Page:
Long-awaited transition of Maui public hospitals clears big hurd - Hawaii News Now - KGMB and KHNL

Long-awaited transition of Maui public hospitals clears big hurdle

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WAILUKU, MAUI (HawaiiNewsNow) -

The long-awaited privatization of Maui County's three public hospitals recently cleared another huge hurdle. State lawmakers approved funds last week to complete the transfer of operations to Kaiser Permanente on July 1.

The state's budget bill contains roughly $73 million for operations, employee benefits and renovation work on the facilities.

Maui Memorial Medical Center, Kula Hospital & Clinic and Lanai Community Hospital were all supposed to become private institutions on July 1, 2016, but union disputes pushed the transition date back an entire year.

During the delay, workers at Maui Memorial have endured staffing shortages and crowded facilities.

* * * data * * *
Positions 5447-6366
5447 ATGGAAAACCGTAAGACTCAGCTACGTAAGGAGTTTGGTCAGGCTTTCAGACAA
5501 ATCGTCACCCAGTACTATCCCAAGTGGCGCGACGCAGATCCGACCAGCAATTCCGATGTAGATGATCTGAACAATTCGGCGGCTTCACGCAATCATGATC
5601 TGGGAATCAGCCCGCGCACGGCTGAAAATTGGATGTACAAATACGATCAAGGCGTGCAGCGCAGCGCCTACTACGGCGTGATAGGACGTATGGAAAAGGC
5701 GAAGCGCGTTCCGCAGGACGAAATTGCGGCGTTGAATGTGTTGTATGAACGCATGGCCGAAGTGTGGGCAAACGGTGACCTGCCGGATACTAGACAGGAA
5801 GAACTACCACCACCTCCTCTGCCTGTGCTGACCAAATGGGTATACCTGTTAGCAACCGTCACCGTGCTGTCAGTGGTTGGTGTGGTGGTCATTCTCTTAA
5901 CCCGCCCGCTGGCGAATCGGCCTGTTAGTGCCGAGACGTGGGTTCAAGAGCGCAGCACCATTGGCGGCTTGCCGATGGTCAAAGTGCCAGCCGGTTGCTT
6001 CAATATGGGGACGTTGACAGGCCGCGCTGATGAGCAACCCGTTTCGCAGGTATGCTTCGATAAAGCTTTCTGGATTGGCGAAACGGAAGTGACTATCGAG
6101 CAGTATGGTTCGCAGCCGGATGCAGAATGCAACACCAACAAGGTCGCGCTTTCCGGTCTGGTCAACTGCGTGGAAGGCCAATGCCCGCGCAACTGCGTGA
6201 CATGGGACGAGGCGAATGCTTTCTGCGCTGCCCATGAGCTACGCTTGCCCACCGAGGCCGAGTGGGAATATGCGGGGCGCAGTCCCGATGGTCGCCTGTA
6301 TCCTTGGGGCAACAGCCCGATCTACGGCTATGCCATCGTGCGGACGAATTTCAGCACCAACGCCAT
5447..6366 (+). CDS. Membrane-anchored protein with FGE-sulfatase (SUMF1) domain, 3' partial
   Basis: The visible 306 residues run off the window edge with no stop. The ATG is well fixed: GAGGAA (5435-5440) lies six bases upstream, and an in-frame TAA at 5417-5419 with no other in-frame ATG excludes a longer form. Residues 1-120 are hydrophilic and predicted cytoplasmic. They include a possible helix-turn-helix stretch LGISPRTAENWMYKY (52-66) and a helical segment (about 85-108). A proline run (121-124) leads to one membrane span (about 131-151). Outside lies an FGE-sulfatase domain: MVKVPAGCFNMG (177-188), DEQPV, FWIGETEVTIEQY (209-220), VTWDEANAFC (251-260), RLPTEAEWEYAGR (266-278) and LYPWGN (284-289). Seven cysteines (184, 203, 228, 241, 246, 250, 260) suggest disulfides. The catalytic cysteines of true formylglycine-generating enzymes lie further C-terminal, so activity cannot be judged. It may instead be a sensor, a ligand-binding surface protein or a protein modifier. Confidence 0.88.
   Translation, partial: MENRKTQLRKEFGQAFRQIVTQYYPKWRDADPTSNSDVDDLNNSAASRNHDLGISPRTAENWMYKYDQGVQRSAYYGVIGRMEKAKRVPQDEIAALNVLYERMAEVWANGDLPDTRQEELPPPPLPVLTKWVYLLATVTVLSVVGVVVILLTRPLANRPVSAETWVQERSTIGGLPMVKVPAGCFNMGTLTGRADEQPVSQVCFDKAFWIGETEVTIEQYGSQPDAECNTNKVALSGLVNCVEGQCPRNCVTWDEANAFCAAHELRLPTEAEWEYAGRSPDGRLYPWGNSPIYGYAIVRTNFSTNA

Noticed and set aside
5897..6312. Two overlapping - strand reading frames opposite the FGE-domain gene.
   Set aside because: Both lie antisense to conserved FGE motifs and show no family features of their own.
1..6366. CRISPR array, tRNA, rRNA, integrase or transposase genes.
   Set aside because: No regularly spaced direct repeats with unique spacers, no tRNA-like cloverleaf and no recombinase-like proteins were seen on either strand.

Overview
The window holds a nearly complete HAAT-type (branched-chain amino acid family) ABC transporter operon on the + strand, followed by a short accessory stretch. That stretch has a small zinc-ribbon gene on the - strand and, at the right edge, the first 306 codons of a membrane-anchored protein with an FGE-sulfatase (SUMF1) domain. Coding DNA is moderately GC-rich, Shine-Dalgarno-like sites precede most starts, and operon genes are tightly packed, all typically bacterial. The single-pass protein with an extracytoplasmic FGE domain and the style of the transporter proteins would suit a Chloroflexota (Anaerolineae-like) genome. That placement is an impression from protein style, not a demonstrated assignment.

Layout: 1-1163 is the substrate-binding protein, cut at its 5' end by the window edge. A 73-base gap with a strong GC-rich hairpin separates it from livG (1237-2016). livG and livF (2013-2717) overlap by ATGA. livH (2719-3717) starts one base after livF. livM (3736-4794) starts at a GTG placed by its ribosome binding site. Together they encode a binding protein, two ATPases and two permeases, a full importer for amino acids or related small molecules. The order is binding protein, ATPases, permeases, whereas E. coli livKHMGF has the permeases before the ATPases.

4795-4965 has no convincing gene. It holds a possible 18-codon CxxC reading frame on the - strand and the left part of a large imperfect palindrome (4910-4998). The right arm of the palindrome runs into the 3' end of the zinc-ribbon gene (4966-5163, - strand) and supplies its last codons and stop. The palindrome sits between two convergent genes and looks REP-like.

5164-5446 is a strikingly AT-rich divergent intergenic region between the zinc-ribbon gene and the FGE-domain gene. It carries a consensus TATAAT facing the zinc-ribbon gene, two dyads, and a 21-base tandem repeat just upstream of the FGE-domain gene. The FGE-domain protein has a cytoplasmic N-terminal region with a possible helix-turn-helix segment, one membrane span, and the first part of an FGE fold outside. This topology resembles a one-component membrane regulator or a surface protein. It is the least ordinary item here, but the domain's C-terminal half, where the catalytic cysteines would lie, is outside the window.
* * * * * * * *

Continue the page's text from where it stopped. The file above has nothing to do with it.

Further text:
"We had five solid months of 100 percent occupancy or more, so it was a difficult stretch," said Dr. Barry Shitamoto, interim chief executive officer of Hawaii Health Systems Corporation's Maui Region. "I can feel the tailwind right now. It was a tough year."

The funding doesn't include $9.5 million to cover costs that resulted from the delay, but Kaiser officials said they're ready to move forward.

"We've been focusing on getting ready for all the onboarding, the training, and of course, we have gaps to fill," said Jean Melnikoff, vice president of human resources for Kaiser Permanente Hawaii.

At one point, there were 400 personnel vacancies at Maui Memorial, according to hospital officials. Melnikoff said there are now 200 to 300 openings that need to be filled.

"You'll see postings for those key areas like laboratory, respiratory, PT (physical therapy), OT (occupational therapy), even for nurse aides and clerical positions," she said. "We have a wide variety of gaps that we're going to be filling."

Employees will have to deal with training and a new computer system, while also caring for patients, but many are looking forward to the transformation in Maui County's health care.

"I can feel the energy as we get closer and it's just so good for our community," said Shitamoto.

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